Nearly 3 million affected by ransomware attack on medical software firm

Siva Ramakrishnan
Millions of people across the U.S. had their information exposed following a ransomware attack on a company that provides software to hospitals and emergency medical services.

Millions of people across the U.S. had their information exposed following a ransomware attack on a company that provides software to hospitals and emergency medical services.

In documents filed with several state regulators, Austin-based ESO Solutions said it “detected and stopped” a “sophisticated” ransomware attack on September 28 but determined on October 23 that the hackers had still been able to access personal and patient health information located on one of its impacted systems. The data theft occurred before the gang attempted to encrypt the information.

“This incident impacted data belonging to patients associated with ESO’s customers, including certain personal information and medical treatment information. This information included names, dates of birth, injury type, injury date, treatment date, treatment type and, in some cases, social security numbers,” they explained in a breach notification letter first sent out on December 12 and also posted on their website.

The company told regulators in Maine that 2.7 million were affected by the data breach. The FBI is investigating the incident, and ESO was ultimately able to restore its systems and operations thanks to having backups. The company has also notified the U.S. Department of Health and Human Services’ Office for Civil Rights (OCR) as well as several state attorneys general.

Since its founding in 2004, ESO has provided software to emergency medical service agencies, fire departments, hospitals, state and provincial offices, and federal agencies.

It did not provide a full list of hospitals and companies affected but noted the hospitals where Maine residents had information stolen:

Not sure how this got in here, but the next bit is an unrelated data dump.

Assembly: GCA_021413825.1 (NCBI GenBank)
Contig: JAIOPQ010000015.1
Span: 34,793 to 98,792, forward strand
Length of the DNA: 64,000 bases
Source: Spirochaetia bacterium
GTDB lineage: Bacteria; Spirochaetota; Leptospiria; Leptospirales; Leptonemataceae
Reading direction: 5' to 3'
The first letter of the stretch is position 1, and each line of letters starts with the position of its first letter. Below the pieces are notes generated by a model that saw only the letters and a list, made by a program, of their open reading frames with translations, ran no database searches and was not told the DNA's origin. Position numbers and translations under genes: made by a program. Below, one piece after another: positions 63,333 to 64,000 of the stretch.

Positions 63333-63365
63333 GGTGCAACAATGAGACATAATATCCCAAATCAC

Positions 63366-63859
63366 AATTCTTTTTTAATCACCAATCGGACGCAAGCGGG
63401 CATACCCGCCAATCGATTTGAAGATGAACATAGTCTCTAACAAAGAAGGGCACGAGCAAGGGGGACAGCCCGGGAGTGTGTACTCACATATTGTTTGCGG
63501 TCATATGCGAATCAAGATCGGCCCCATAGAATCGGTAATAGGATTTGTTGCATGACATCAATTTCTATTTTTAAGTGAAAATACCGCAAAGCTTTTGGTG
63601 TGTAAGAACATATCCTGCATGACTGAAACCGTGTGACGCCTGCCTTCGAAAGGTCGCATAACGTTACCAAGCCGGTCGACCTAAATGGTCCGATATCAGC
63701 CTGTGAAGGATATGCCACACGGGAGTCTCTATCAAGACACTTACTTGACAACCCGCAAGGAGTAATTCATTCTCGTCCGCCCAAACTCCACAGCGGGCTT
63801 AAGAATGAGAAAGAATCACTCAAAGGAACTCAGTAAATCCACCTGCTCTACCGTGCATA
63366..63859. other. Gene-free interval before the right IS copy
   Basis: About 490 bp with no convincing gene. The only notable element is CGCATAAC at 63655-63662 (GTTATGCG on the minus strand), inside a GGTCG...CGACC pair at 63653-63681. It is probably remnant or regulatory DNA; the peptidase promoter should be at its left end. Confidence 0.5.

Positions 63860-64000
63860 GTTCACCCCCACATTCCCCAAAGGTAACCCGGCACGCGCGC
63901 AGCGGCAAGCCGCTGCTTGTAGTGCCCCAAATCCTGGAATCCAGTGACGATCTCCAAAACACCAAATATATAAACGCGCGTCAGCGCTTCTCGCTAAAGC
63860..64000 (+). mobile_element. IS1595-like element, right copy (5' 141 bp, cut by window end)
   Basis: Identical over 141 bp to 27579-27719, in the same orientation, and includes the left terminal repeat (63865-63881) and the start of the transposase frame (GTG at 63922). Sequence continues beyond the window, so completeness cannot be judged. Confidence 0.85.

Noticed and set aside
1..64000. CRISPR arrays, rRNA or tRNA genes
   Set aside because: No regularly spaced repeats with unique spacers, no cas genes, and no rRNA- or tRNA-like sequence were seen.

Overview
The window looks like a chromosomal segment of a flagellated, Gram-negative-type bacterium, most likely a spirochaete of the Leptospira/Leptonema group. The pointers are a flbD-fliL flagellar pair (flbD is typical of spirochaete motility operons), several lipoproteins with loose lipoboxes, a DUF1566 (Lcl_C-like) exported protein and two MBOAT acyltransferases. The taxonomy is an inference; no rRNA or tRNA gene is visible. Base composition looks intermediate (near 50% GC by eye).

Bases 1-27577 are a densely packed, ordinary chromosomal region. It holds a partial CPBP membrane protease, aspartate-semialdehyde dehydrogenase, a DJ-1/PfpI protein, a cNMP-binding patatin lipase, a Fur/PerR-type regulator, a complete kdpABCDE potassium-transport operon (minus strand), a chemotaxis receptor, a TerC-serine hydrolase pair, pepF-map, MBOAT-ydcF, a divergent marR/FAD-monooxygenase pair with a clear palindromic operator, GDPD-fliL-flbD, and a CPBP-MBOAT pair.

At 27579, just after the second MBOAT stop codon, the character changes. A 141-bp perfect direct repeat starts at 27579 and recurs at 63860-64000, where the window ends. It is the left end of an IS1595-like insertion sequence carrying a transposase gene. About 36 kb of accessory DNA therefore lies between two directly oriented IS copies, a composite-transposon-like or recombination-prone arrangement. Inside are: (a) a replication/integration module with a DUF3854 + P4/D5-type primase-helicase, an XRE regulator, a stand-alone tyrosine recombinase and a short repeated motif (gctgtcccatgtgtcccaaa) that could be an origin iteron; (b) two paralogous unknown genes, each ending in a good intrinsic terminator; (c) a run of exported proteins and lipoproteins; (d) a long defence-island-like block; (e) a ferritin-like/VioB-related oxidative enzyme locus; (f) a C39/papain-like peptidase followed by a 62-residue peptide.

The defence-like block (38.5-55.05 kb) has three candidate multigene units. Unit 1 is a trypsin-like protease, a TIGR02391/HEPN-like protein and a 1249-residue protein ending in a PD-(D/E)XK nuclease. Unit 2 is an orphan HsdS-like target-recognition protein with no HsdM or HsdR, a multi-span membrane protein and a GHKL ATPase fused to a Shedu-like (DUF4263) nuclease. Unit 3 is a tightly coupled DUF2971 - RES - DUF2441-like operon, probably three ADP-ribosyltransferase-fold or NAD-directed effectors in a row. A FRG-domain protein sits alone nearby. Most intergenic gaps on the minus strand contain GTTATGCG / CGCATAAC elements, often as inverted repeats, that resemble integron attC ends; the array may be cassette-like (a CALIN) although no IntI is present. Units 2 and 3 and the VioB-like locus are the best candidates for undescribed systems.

Mississippi Baptist Medical Center
Merit Health Biloxi
Merit Health River Oaks
Forrest General Hospital
Alaska Regional Hospital
Memorial Hospital at Gulfport
Providence Kodiak Island Medical Center
Providence Alaska Medical Center
Manatee Memorial Hospital
Desert View Hospital

It is unclear if this is a full list of the affected ESO customers or not. The company did not respond to requests for comment about how many hospitals had information stolen, which ransomware group was behind the incident and whether a ransom was paid.

Victims will be provided with either one or two years of free credit monitoring services from Kroll based on what information was leaked.

Several facilities, including Florida’s Manatee Memorial Hospital, released notices to local news outlets about the incident.

The attack caps a devastating year for ransomware incidents involving hospitals and their suppliers.

Last week, a prominent cancer center based in Seattle dealt with ransomware hackers attempting to extort patients, and dental insurance giant Delta Dental of California filed breach notification documents in Maine and California saying nearly 7 million patients were affected by a ransomware gang’s attacks on a popular file transfer software this summer.

Ransomware attacks on Westchester Medical Center Health Network, Norton Healthcare, Tri-City Medical Center, Capital Health, Ardent Health Services and Prospect Medical Holdings over the last six months have left dozens of hospitals scrambling to provide patient care amid near-catastrophic technology outages.

Recorded Future — the parent company of The Record — reported at least 19 ransomware attacks on healthcare facilities last month and steep increases in incidents throughout 2023.

A study from University of Minnesota researchers released in October found that ransomware incidents increased the in-hospital mortality for patients admitted to attacked hospitals. The researchers estimate that from 2016 to 2021 between 42 and 67 Medicare patients died as a result of the outages caused by ransomware attacks.

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Jonathan Greig is a Breaking News Reporter at Recorded Future News. Jonathan has worked across the globe as a journalist since 2014. Before moving back to New York City, he worked for news outlets in South Africa, Jordan and Cambodia. He previously covered cybersecurity at ZDNet and TechRepublic.


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